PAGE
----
Mr. Tooke’s book cannot be looked on as a masterpiece of literary skill. It is swollen with quotations which those who are interested in the subject will most probably have read in the works from which they are selected, and which will not always be intelligible to those who meet them here for the first time. The style is prolix and diffuse; very different from what the author of the London petition of 1820 and the previous volumes of the History of Prices has at times shown himself capable of. But Mr. Tooke claims respectful attention on grounds which allow him to sacrifice the attractions of verbal elegance. He began his career as an economical author, many years ago, by writing in defence of the currency doctrines maintained by Ricardo and the Bullionists of 1810; but by a more detailed attention to the condition of England from 1793 to 1839 he was led first to modify, and afterwards to discard, this celebrated scheme of economical theory. At the present time this circumstance is particularly important, because the principles of the Bill of 1844 are, according both to friends and opponents, logically correct deductions from the tenets of Ricardo. Mr. Tooke’s own substitute for these views has been embodied for some years in the History of Prices, of which the work before us is the concluding volume.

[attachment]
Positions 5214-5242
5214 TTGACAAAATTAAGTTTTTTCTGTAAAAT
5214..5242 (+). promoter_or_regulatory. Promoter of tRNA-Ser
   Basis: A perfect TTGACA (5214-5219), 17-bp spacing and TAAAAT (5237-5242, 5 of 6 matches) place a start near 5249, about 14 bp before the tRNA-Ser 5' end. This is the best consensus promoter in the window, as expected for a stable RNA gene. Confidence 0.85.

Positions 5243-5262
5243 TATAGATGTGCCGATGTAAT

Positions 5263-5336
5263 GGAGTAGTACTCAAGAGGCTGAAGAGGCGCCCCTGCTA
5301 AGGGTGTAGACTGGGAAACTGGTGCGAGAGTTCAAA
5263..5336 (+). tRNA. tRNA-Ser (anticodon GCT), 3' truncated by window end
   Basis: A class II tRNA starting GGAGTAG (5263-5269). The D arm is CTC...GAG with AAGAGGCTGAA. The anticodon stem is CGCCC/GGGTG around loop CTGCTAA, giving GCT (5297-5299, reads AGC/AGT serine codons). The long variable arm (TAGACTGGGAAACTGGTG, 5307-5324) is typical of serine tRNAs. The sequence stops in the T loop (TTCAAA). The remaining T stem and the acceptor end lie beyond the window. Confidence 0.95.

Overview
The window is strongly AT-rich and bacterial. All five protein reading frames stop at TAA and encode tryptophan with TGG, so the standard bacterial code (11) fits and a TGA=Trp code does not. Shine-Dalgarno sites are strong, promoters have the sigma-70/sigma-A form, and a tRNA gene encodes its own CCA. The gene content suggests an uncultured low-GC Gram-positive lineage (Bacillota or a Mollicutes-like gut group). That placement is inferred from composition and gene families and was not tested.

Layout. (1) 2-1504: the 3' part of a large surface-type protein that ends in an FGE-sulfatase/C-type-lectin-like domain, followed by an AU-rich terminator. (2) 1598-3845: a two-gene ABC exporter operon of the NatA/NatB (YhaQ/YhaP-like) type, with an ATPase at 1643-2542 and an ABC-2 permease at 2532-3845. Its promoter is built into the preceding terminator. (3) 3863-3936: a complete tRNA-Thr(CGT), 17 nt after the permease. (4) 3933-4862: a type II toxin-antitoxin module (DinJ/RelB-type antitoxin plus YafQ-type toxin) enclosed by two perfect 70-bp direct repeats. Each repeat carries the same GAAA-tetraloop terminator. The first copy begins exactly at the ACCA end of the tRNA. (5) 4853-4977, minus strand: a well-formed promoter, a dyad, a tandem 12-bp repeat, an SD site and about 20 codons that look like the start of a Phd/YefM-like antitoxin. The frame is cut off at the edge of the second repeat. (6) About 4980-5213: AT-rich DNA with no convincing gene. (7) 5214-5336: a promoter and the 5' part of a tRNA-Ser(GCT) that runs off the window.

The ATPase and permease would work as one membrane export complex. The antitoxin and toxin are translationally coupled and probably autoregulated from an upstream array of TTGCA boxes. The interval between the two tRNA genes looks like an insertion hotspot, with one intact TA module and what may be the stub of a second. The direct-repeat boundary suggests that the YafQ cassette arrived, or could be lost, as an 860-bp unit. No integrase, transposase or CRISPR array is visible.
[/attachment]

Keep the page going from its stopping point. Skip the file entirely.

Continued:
It will be more convenient to describe these new speculations in connection with those parts of the subject to which they particularly refer. We are not prepared, with Colonel Torrens, to designate the History of Prices as “the most illogical work which has ever been contributed to the world on a scientific subject”: but we are still less ready to hail Mr. Tooke as the discoverer of principles that will supersede everything yet advanced upon the subject of currency. He appears to us simply an able and industrious collector of facts, who has done a great service to Political Economy by a narrative of the rise and fall of English prices during the present century. He does not appear to us to understand what are the necessary supports of the theory on which the Act of 1844 is grounded. He continually alleges facts as “obvious disproofs” of that theory which, in reality, are perfectly consistent with it, and seem to us sometimes confirmatory of it. Mr. Tooke is a much more violent opponent of the principles of Sir R. Peel’s Bill than Mr. Wilson. It will go down to posterity in this volume of the History of Prices that the interference of Ministers with the working of that Act in October last was a manifest indication of utter falsity of principle, and that the Act itself has been “a total, unmitigated, uncompensated, and, in its consequences, a lamentable failure”. The greatest cause of the diversity of opinion prevailing on the subject of currency, and conspicuous even in the books which we have just described, is an indistinct conception of the circumstances affecting exchangeable value. Money is, for commercial purposes, the standard of value, and no one ought to wonder that mistakes as to value itself may cause that which measures it to be misapplied. A few words, therefore, on elementary principles will not be thrown away if they clear from the minds of any, misconceptions as to the fundamental truths on which almost all political economy is grounded. In doing this, we shall follow the rule of science and common sense, by considering first the most simple cases, and then advancing to those more complicated; first computing the effects due to the principal and constant causes, and then going on to the consideration of secondary and disturbing agencies. We may state that in our judgment, there is a consensus of economists for what we shall advance: particular writers, as Mr. Tooke and Mr. Wilson, take exception to particular tenets; but the prevailing course of teaching, as exhibited in the writings of the most accomplished economists, tends to a united belief in the proposition we are about to maintain. As the simplest possible mode of conducting mercantile business is by barter, we are met at the threshold of Political Economy by the question much discussed some thirty years ago—viz. what, under this simple system, regulates exchangeable value. The doctrine generally received at present, and, as we think, the true one, is as follows: the price universally is regulated by the quantity brought to market, and the demand for it; by the scarcity of the article, and its utility: that is, by its scarcity, and by that power of satisfying human wants of which the market-demand is the sole attainable evidence. Hence it is assumed as an axiomatic truth that articles equally in demand, exchange one against another inversely as their supply: and articles of which the supply is the same, exchange one against another in direct proportion to the demand. But it is obvious that these causes, viz. demand and supply, cannot, in the case of articles capable of being produced in indefinite quantity by human labour, be an ultimate regulator of exchangeable value. The supply of such articles is not a simple casualty: men have some motive for producing when they do produce, and for ceasing when they cease; and this motive it is the business of Political Economists who have in view the discovery of the mental laws affecting the Production as well as the Consumption of wealth, to exhibit with clearness and fulness. Nor in all ordinary cases is that motive hard to seek: since those articles exchange one against another which are equally in supply and equally in demand, it is obviously the interest of every man to supply that one among equally desired articles which he can supply with the greatest ease. Hence, cases of monopoly excepted, articles which it is easy to produce will be supplied in inverse proportion to their cost of production; because producers will flock to those branches of trade which are attended by an extra facility of production: and will keep clear of those where there is an extra difficulty. And therefore it appears as a final result, that in all pursuits open to unlimited competition, articles for which the demand is the same will have an exchangeable value directly proportioned to their cost of production: that is, to the labour and capital expended upon bringing them to market. It is important to call attention to the fact that this result is brought about by alterations in the quantity of articles offered for sale, so that diminution of the cost of production would cause a fall in exchangeable value; until producers shall have suited themselves to the new state of circumstances, and until a general increase in the quantity of the commodity throughout all its uses and all its products shall have so glutted the market as to render it too abundant to bear its old value.